Looking Inside Retail’s Big Data Play

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By: Rajan Manickavasagam is a Solution Architect at Tesco Bengaluru.


The evolution of retail must be credited to an integrated global economy, advances in technology, the development of new business models and increase in the number of shopping channels and a well-informed, mobile consumer base. This is further contoured by trends like social media, mobility, analytics and big data which are actively defining and changing the retail landscape. The dynamic, fast-paced retail industry is no longer limited by physical and geographical boundaries. Today, no matter where you are, you can log on to an online retail site, and search and pick your choice from a catalog with tens of millions of products. With more and more players embracing the online channel, retailers are looking for ways to capture the shortening attention span of consumers with lucrative deals, highly personalized offers, and product availability across platforms.

Customers while shopping across multiple channels, such as mobile and web, use real-time information on social media, customer forums and blogs – “digital footprints” as they are called. A careful examination of such data will throw up a significant amount of deep and accurate information on buying behaviour and get a measure of customer demand. Such high-volumes of largely unstructured data pouring into enterprise datacenters at unprecedented speed from across communication channels goes by the name - “big data.” Big data is characterised by humongous volume, variability in terms of data types, and velocity of processing it calls for (3Vs).

Structuring unstructured data can help retailers “squeeze” key insights out of it. Tesco-owned Dunnhumby for instance, can crunch data and enable the leadership to make meaningful decisions around profitability, cost reduction, employee wellbeing, and commitment to the environment. The Company helped build the Tesco Clubcard Programme which is the driving force of Tesco’s retail strategy.


Savvy retailers use big data to predict trends, prepare for demand, target customers optimize pricing and promotions, monitor real-time analytics and results. With increased adoption of digital models, retailers can reap the benefits technology has to offer, stay abreast of trends, ensure a more meaningful connect with customers and target sales efforts accordingly,

By analyzing this tidal wave of data, they can customize offerings toward niche groups of buyers and create new products. Retailers can also look ahead to retaining customers, converting non-buyers into buyers, and monitoring customer preferences and purchase patterns. The retailer is on the threshold of a whole new opportunity to process data and develop better and more customer-centric offerings to ensure a deeper engagement with the customer. Sadly, only 23% of UK retailers feel they can make sense of data available to them to take the right business decisions, according to a report by a leading provider of decision solutions for omni-channel retailers. Also nearly 50% of retailers surveyed believe their current business intelligence tools fall short of their needs. 16% were confident that their data analytics tools were giving them the organisational visibility they were looking for.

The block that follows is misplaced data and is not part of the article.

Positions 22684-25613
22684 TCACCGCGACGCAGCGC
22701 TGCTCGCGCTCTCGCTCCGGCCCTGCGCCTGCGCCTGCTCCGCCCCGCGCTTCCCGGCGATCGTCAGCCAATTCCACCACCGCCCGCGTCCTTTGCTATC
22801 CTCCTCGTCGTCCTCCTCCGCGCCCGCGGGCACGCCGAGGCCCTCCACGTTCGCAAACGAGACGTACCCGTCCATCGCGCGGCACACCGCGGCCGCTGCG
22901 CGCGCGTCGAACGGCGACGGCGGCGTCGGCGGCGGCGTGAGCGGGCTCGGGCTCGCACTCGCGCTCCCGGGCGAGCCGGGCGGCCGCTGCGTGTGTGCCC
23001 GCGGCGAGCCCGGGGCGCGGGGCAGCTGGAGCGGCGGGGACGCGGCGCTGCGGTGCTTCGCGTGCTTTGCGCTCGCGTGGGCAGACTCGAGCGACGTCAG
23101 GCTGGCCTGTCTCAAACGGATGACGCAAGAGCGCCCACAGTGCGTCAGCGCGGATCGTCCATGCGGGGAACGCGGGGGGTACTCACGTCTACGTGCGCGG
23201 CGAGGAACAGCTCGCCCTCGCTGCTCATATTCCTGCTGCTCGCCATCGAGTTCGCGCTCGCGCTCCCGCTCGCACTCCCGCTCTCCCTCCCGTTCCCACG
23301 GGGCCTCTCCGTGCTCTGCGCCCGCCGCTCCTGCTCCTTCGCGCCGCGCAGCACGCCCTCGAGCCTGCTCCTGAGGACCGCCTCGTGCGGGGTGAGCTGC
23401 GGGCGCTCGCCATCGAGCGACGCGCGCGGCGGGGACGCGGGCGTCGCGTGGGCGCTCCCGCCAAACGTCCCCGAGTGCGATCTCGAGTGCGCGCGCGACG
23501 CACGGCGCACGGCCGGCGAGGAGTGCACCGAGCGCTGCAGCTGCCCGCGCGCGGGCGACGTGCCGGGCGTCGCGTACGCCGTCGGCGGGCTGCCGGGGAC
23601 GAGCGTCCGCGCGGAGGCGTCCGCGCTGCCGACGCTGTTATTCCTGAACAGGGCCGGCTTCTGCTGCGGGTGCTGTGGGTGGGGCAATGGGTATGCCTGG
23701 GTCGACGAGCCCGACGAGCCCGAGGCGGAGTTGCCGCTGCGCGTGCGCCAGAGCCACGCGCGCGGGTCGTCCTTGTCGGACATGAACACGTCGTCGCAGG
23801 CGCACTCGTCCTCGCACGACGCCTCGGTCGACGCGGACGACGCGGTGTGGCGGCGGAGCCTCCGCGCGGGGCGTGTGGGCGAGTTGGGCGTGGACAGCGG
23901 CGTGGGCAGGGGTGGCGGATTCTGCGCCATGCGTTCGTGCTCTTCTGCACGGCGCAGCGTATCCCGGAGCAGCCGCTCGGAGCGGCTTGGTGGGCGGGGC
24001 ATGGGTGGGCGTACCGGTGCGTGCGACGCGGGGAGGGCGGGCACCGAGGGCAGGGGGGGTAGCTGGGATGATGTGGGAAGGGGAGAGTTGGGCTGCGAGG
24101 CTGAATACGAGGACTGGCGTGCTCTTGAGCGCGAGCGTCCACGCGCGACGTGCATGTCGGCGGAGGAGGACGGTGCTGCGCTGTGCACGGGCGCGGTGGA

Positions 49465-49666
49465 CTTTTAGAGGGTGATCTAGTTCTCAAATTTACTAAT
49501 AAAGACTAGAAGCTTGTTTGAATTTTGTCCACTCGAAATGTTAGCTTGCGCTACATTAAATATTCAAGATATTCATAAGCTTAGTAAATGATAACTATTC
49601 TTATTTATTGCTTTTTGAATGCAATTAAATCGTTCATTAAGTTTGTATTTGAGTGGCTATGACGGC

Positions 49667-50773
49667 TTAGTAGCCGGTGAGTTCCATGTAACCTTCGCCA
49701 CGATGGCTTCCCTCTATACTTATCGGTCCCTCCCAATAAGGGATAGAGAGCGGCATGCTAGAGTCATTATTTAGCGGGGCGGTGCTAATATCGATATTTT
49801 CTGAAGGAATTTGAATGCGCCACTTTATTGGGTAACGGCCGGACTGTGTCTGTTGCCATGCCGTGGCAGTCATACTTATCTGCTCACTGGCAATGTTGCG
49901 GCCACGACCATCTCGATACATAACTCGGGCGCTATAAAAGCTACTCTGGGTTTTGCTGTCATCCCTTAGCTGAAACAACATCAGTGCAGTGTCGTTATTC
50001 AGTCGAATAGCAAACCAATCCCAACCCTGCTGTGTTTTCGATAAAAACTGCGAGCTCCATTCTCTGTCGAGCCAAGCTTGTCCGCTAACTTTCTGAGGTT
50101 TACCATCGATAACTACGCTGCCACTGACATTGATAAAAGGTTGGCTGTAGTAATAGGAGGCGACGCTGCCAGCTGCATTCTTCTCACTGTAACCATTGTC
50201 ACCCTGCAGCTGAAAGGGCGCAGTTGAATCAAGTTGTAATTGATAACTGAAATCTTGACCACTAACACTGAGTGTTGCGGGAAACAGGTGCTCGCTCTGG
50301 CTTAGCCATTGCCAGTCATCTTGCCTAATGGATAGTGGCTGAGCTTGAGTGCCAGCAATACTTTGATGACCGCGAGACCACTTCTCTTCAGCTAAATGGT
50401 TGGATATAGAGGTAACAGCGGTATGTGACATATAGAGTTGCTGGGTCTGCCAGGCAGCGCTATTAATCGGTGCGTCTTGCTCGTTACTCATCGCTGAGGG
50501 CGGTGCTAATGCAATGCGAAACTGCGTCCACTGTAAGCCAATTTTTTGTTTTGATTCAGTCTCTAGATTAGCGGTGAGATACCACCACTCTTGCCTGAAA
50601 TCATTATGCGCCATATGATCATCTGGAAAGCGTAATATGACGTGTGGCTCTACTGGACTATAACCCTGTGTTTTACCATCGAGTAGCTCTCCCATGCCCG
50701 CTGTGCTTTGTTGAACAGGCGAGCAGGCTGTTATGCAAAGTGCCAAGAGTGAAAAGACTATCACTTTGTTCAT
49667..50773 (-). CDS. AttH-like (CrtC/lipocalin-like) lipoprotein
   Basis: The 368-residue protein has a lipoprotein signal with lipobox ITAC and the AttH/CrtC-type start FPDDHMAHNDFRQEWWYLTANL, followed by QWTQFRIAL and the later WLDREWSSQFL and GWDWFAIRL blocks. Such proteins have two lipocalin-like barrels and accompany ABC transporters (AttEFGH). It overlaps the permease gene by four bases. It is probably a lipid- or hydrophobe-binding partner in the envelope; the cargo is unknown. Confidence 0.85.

The analysis of data from disparate sources is both a time- and cost-intensive exercise. Increasingly, forward-looking organisations use technology frameworks like Hadoop to uncover hidden insights around customer sentiment from tidal waves of unstructured data. This framework works by “stitching” structured and unstructured data together to provide a more detailed analysis that will significantly benefit retail’s C-Suite. Based on this powerful analytic, retailers are taking steps to create an even more favorable experience for the customer, no matter what platform she/he is on, using technologies like RFID (radio frequency identification) tags embedded into clothing, reward card apps, and so on, Overall retailers are also paying attention to improving their online merchandise.


Customer analytics is a good use case for Big Data. A retailer needs to analyze the structured and unstructured data about customers. The structured data would include data around customer profile and preferences and shopping trips. The unstructured data is about customer feedback, reviews and ratings, social media behavior.

By identifying opportunities to reduce waste, optimise promotions and to match stock to fluctuations in demand, retailers can save millions of pounds. Consider for example a statistical model which factored weather into demand forecasts. This helped avoid having too much or too little stock, saving £6m each year.

In essence, retailers must join the big data bandwagon if they haven’t already. Because big data is integral to retail. Or shall I say, retail is big data? Big data tools will make retail operations more efficient, ensure more standardization, and help retailers save money, leading to better profits. Of course, challenges are many in employing big data analytics, but these pale into insignificance beside the potential gains thereof.


hadoop big-data tesco